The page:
By the time he finally died in 1936, the English poet A.E. Housman was forty years past his first and best book (1896’s chilling A Shropshire Lad), a dinosaur in the view of most living writers. The Waste Land, which helped create that thing college teachers tell you to call Modernism, came out in 1922, but in comparison to Housman’s language of experience, it might as well have been 2022. Housman hails from a late-Victorian England that knew it was vanishing, and which, in his case, largely took the form of a partially ironic pastoral language of tetrameter stanzas, waistcoats, pipes, elaborate mustaches, mossy pastures, bachelors, afternoon tea, diligent Latin (apparently some of Housman’s translations are still revered), and quiet middle-class homosexuality. Yet here it is 2014, and homeboy’s work is still in print for a damn good reason, which is that it is existentially timeless and metrically elegant, a hit song in poem’s clothing. Right now, the pears and cherries are blooming in California’s damp Mediterranean winter. This is the second poem from A Shropshire Lad:
Loveliest of trees, the cherry now
Is hung with bloom along the bough,
And stands about the woodland ride
Wearing white for Eastertide.
Now, of my threescore years and ten,
Twenty will not come again,
And take from seventy springs a score,
It leaves me only fifty more.
And since to look at things in bloom
Fifty springs are little room,
About the woodlands I will go
To see the cherry hung with snow.
But not all the modern hotshots had dismissed or forgotten him. In 1936 W.H. Auden’s gift was blooming, and this entailed his lifelong embrace of forms (like ballad meter) that many of his avant-garde contemporaries found simple-minded and archaic; Philip Larkin, whose genius emerged in poems that rhyme and scan, followed Auden’s lead. Both men were Housman fanboys. If one were looking for the opposite of Ezra Pound’s tedious poetics, this line of English prosody would be it.
Housman, of course, is only possible because of who wrote before him. His work points back to Renaissance lyricists like Robert Herrick, John Skelton, Shakespeare (even if you left out the sonnets), and Ben Jonson.
Were any of these men suckers for slightly disheveled beauty, for women whose physical presences aren’t entirely, elaborately assembled, for scarves thrown on at the last minute and light makeup and holes in black leggings? At least Herrick (1591-1674) was! By the time he wrote—about a generation after Shakespeare—English was more or less modern, close enough for you, dear reader, to follow along. When this kinda-sonnet (it has fourteen lines but none have five beats) cruised into the world, you know panties were dropping all over London:
A sweet disorder in the dresse
Kindles in cloathes a wantonnesse:
A Lawne about the shoulders thrown
Into a fine distraction:
An erring Lace, which here and there
Enthralls the Crimson Stomacher:
A Cuffe neglectfull, and thereby
Ribbands to flow confusedly:
A winning wave (deserving Note)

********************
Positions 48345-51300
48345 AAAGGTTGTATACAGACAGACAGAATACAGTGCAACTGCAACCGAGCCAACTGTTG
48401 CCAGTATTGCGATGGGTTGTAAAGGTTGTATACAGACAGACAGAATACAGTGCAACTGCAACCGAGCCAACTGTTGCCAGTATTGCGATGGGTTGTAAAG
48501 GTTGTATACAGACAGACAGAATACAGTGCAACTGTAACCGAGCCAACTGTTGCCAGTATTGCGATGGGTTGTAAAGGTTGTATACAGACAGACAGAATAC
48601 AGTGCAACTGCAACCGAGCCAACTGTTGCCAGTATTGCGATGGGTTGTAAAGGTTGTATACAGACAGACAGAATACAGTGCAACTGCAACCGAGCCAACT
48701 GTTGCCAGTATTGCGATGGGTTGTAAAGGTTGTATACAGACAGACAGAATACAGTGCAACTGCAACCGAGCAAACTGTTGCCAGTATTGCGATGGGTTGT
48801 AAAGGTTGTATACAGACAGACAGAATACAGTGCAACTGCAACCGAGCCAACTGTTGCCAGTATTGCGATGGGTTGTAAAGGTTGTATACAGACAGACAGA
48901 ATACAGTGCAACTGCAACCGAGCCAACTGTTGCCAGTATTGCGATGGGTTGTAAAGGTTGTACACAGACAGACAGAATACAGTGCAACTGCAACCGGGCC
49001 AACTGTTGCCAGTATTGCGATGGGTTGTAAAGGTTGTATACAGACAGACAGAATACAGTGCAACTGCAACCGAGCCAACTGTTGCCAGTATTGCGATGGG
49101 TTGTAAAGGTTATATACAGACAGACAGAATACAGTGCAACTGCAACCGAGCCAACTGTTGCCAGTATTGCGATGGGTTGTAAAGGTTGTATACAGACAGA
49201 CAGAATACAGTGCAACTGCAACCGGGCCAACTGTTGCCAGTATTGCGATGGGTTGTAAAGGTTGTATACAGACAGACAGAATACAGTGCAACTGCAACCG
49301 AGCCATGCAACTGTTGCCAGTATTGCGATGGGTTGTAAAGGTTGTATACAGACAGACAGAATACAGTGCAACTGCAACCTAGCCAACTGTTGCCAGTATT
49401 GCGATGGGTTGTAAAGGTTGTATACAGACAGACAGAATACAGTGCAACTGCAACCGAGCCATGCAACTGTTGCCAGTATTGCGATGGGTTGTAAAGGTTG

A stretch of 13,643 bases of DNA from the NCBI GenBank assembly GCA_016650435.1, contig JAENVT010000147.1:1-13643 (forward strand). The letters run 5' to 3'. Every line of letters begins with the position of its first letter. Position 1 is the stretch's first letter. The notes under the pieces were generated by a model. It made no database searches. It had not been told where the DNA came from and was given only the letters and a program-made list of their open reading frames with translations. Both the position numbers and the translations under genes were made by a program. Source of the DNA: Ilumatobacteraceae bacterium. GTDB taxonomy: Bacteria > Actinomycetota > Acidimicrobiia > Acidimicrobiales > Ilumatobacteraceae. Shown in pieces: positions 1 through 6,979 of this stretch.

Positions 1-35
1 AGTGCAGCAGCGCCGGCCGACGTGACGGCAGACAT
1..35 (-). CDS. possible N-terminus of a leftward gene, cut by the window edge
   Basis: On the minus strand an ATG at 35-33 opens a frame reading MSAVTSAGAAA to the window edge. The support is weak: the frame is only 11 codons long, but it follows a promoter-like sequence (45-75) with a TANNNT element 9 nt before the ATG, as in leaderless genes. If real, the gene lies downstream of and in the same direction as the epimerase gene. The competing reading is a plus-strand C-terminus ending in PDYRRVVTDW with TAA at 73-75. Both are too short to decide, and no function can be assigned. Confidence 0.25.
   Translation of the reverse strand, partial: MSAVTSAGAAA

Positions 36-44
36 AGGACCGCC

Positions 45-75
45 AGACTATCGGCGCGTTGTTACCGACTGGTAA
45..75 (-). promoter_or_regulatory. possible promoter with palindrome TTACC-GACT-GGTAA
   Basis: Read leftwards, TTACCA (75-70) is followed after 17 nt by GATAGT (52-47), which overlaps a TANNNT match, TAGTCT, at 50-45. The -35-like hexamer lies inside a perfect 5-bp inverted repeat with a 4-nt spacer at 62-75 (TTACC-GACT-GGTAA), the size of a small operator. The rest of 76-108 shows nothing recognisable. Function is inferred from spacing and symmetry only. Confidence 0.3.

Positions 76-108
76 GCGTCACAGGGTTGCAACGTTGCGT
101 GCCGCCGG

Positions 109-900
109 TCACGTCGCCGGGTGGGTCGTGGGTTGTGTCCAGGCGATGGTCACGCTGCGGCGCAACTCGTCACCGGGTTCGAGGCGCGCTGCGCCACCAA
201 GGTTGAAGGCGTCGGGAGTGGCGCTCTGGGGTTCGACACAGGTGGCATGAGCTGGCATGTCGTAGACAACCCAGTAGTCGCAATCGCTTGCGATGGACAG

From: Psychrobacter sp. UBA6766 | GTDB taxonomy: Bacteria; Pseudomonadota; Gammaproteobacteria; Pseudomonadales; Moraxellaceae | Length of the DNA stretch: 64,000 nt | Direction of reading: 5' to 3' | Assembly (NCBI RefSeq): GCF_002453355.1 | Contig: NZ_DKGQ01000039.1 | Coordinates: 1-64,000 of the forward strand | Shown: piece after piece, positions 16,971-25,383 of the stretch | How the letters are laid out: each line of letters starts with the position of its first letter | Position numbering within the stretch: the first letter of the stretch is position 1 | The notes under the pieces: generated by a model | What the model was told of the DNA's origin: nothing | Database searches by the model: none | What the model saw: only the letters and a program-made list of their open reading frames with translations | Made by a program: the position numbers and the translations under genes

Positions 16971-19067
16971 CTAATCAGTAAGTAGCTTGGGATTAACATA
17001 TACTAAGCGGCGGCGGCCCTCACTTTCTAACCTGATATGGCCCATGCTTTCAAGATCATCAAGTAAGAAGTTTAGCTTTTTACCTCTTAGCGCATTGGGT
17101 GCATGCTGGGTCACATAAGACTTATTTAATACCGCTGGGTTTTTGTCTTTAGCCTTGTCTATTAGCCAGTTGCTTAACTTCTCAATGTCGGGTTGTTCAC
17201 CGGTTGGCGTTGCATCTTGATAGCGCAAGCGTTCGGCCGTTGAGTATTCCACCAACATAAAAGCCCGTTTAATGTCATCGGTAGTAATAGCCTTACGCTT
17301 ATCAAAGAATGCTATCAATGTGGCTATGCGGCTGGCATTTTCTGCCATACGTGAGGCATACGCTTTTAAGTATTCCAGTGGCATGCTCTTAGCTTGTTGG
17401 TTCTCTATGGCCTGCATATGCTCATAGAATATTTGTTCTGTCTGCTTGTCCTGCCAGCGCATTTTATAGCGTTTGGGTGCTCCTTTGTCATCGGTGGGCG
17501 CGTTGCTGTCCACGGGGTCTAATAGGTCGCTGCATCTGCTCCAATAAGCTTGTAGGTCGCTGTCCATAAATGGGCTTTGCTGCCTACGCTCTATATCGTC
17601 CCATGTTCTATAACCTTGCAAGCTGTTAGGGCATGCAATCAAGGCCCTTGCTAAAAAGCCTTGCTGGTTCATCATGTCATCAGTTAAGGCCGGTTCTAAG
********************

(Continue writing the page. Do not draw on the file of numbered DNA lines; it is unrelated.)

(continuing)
In the tempestuous petticote:
A carelesse shooe-string, in whose tye
I see a wilde civility:
Doe more bewitch me, then when Art
Is too precise in every part.
Other routinely anthologized poems from Herrick are “The silken Snake,” “Her Bed,” and “Upon Julia’s haire fill’d with Dew.” I’m citing from this Penguin collection, which you should own and can probably find cheap if you look around; failing that, you could just drop the piddling $25 for a new copy. What, you needed those three Jameson shots?
More songs! Let’s pivot to an American artist. My residual graduate training still objects that this sort of ahistorical, trans-Atlantic, slipshod move is not a research convention that English PhDs get jobs by pulling, but luckily, especially for me, I’m not an academic literary scholar anymore. I took what I needed. Turns out that on the General Reader, you can link Shropshire to the Rust Belt.
Bruce Springsteen’s hollow-eyed tape-deck masterpiece Nebraska (1982) might best be listened to on hand-me-down vinyl on a Goodwill turntable on a scarred desk in a rented room in, like, Iowa. Maybe you need to be drinking bourbon out of a Dale Earnhardt glass to truly savor this record and its gorgeous cover, maybe you’re wearing old jeans the winter sun can shine through, maybe it’s sleeting and you’re heartbroken . . . We don’t know! Your humble critic has found at least a dozen emotions in this thing. Like much of Springsteen’s best work (all of it pre-1990), like most lyrics that compel you to remember them, the rhythm and the rhymes are based on careful repetition spliced with metrical variation: whatever chaos or melancholy the songs are dealing with, the language is organized. Sometimes it is even catchy. I don’t want to be a total bummer, and I shouldn’t always link to trashy rap videos, so here is “Atlantic City.”
Second track on the album, about as buoyant as the scene gets. Put your makeup on, fix your hair up pretty. Stay safe out there.